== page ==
When Amazon founder and owner, Jeff Bezos, returned from his recent self-aggrandising space flight, he made a point of thanking Amazon workers and customers for making it possible.
What went unsaid, was that Bezos’ Amazon has built its success off the back of a work culture built of ruthlessness and worker exploitation.
Journalist Alex Press hosts a podcast called Primer which focuses on understanding how Amazon operates. She joined On the Job with Francis Leach and Sally Rugg to give more insight into the life of an Amazon worker, detailing conditions that have led to an astonishing 150 per cent turnover in staff.
“We’re talking about every few months, the entire workforce has effectively been started anew,” explains Press.
“Of course, there are people who stick around for years but there are many people who leave within the first week. So overall, it’s just a constant churn.
“The reasons for that are manifold, but they mostly come down to what the working conditions are at an Amazon warehouse.”
Press says that while some of the more sensational working conditions have dominated headlines, it’s the constant monitoring of time that is taking a toll on workers.
“The real thing that most people are experiencing on the shop floor of a warehouse is definitely this constant obsession over time.
“Amazon calls this time off task, which is anytime a worker spends not picking are sorting objects moving goods from one part of the warehouse to the other. That’s all the time off task, which adds up.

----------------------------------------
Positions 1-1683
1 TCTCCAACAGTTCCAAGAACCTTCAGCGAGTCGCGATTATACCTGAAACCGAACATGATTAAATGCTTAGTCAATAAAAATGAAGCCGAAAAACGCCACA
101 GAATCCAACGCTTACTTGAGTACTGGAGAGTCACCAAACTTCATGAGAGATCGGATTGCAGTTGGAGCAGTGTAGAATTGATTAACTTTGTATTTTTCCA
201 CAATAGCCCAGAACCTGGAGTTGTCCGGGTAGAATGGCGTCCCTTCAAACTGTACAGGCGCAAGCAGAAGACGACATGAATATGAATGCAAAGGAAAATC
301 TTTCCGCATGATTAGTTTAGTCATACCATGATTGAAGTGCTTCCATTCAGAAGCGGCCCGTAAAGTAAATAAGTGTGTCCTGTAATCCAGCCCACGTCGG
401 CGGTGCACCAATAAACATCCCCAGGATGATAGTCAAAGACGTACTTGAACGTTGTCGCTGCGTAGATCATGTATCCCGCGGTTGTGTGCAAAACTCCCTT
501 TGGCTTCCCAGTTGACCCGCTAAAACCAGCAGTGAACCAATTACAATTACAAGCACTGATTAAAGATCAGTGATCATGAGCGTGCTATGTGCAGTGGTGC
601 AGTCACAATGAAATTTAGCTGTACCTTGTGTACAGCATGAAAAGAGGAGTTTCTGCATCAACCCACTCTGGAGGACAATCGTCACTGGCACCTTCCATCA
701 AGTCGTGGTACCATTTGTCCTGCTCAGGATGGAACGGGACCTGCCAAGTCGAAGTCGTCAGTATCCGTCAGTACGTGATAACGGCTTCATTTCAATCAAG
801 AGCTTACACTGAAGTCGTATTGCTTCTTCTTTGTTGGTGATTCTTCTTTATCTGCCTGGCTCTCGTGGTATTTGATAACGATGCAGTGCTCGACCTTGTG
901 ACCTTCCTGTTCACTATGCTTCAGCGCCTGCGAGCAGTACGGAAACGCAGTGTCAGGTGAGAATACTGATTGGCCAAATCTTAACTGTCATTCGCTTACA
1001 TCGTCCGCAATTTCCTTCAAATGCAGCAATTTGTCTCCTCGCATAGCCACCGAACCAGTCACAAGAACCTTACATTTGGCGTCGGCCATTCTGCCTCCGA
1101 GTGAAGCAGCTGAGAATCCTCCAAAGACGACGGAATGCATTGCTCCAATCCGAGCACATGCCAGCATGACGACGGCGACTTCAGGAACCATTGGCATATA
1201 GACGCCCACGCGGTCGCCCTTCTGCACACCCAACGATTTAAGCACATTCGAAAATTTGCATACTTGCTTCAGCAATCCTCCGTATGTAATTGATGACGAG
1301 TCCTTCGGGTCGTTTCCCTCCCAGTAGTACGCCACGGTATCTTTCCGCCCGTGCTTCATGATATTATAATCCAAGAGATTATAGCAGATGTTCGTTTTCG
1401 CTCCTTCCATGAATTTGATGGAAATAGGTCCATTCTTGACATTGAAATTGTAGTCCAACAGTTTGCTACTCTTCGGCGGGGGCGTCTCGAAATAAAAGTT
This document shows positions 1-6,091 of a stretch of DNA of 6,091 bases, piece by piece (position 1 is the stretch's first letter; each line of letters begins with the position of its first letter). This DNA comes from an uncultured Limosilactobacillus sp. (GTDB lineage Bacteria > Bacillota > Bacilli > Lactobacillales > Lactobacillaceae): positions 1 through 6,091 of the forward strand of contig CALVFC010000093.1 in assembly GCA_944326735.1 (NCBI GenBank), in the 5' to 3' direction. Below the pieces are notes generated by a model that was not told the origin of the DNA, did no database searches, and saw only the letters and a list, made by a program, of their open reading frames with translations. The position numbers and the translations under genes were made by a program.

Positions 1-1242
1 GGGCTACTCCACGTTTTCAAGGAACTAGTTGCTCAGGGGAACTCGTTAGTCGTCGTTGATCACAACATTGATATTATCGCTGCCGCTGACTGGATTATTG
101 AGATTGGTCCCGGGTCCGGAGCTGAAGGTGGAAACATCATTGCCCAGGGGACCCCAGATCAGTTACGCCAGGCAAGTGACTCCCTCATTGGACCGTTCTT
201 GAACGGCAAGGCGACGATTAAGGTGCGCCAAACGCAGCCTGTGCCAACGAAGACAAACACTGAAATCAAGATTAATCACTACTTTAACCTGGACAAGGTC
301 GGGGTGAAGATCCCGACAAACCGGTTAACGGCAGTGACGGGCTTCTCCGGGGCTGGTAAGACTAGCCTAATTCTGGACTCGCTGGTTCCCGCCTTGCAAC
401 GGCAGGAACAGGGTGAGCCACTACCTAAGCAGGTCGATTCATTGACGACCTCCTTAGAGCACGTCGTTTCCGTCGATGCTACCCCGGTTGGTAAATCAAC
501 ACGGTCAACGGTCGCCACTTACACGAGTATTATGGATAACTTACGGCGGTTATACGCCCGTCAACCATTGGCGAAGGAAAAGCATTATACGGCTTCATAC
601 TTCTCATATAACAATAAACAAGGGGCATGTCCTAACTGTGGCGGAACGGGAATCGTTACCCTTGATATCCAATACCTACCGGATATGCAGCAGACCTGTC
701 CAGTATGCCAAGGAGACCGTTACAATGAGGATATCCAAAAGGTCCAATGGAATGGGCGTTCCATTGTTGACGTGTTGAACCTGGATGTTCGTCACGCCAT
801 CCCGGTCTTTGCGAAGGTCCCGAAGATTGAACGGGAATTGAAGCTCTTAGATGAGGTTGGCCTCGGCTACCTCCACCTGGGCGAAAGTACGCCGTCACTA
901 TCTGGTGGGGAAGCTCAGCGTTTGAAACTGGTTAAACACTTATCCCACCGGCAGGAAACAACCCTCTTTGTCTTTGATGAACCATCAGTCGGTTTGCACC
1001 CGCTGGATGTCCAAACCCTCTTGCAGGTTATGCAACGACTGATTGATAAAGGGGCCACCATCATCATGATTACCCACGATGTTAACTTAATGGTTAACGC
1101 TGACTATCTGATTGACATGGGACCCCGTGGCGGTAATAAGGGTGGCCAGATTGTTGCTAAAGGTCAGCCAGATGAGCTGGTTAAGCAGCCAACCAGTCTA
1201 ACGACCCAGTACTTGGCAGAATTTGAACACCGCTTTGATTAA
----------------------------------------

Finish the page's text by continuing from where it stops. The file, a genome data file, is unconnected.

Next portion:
“If you have too much of it, your manager starts yelling at you. If you have even more of that you get terminated, you get fired.
“So that is a big part of it, this feeling that you’re constantly being tracked and surveilled, that also leads people to feel very dehumanized.”
Despite these conditions, Amazon workers in Alabama recently voted no to unionising, something Press says is unsurprising given the anti-union campaigning run by Amazon.
“The company did a very good job in its anti-union campaign, of laying out these lines of division, that you are part of the family of Amazon, and we are going to look out with you if you stick with us.
“Whereas the union, they would say, the union is a business, they’re extracting dues from you, and they’re just out for profit.
“I wish I was joking, but this is what was said in what are called captive audience meetings where the management speaks to workers about why they shouldn’t unionize.
“This is one of the most profitable companies in the world, that is very much extracting profits from its workforce…and yet, they’re getting up in front of workers and saying that we are your family, not the union.”
“Amazon spent millions of dollars having the best-paid consultants from law firms come in and direct their management on the warehouse floor, over how to scare workers into voting no and that was very effective.
“Workers were basically convinced that the warehouse would shut down if they unionize, they were convinced that they would be personally retaliated against. Some workers felt that they were being surveilled, that the boss would know how they voted, and then retaliate against them for that it doesn’t have to be true for a worker to think it’s true.”
While the unionisation battle was lost in Alabama, Press holds hope that the war for workers’ rights can still be won.
“This was sort of the first shot across the bow, right.
“I think a lot of workers across warehouses, and a lot of people in unions are sort of metabolizing the lessons learned and moving forward.”